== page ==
The maximum fan-out of an output measures its load-driving capability: it is the greatest number of inputs of gates of the same type to which the output can be safely connected.

The whole area comes under what we call Drive capabilities of a pin and there are low speed DC characteristics which often is just how much current they can supply and high speed characteristics which is how much capacitance and inductance they can tolerate.

So there are several problems that can crop up because of the speed of that signal and you are pushing the PI GPIO to limits and there are no datasheets on the high speed operation of the GPIO pins. My warning comes from practical experience :-)

zedrummer
Posts: 38
Joined: Sun Jan 07, 2018 5:15 pm

Re: Timer with nanosecond accuracy for electronic purpose

Fri Jan 12, 2018 6:37 am

Wow, how to make things worse !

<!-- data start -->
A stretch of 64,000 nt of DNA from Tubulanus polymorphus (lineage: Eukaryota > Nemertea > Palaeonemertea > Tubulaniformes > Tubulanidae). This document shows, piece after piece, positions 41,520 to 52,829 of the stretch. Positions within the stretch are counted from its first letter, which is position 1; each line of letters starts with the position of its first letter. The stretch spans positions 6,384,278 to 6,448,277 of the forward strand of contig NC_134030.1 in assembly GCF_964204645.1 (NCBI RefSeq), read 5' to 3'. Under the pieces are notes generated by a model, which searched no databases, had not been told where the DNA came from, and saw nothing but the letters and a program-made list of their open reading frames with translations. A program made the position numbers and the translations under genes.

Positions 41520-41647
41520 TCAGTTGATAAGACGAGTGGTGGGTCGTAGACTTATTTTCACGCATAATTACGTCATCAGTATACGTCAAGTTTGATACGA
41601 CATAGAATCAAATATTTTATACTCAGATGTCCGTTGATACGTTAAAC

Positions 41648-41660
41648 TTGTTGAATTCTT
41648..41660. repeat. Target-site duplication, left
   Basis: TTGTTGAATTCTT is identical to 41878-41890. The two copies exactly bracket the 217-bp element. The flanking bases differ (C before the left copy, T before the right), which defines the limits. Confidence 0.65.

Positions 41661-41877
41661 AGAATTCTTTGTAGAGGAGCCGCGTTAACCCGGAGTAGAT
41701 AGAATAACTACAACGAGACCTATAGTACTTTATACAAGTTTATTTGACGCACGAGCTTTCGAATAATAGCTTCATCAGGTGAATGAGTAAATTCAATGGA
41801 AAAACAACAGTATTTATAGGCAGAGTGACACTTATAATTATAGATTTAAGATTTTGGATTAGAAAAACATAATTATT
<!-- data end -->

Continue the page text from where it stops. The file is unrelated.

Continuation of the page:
OK, so the best way to go is the empirical ? I mean I test with high frequency/short wait between each bit, then if it doesn't work, extend a little bit, etc...?

LdB
Posts: 866
Joined: Wed Dec 07, 2016 2:29 pm

Re: Timer with nanosecond accuracy for electronic purpose

Fri Jan 12, 2018 11:53 am

zedrummer wrote:
Fri Jan 12, 2018 6:37 am
Wow, how to make things worse !
OK, so the best way to go is the empirical ? I mean I test with high frequency/short wait between each bit, then if it doesn't work, extend a little bit, etc...?
If you don't have access to a oscilloscope I would start other way, test it all at slow speed and get everything working and then start reducing the delays until you get to maximum or something breaks. A couple of hundred nanosecond pulses shouldn't be a problem.

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jbeale
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Re: Timer with nanosecond accuracy for electronic purpose

Sat Jan 13, 2018 6:49 am

I got a 20 nsec pulse from a GPIO pin driving a small VCSEL directly, just as a point of reference.
Here is the post: viewtopic.php?f=72&t=67741&start=25

zedrummer
Posts: 38
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Re: Timer with nanosecond accuracy for electronic purpose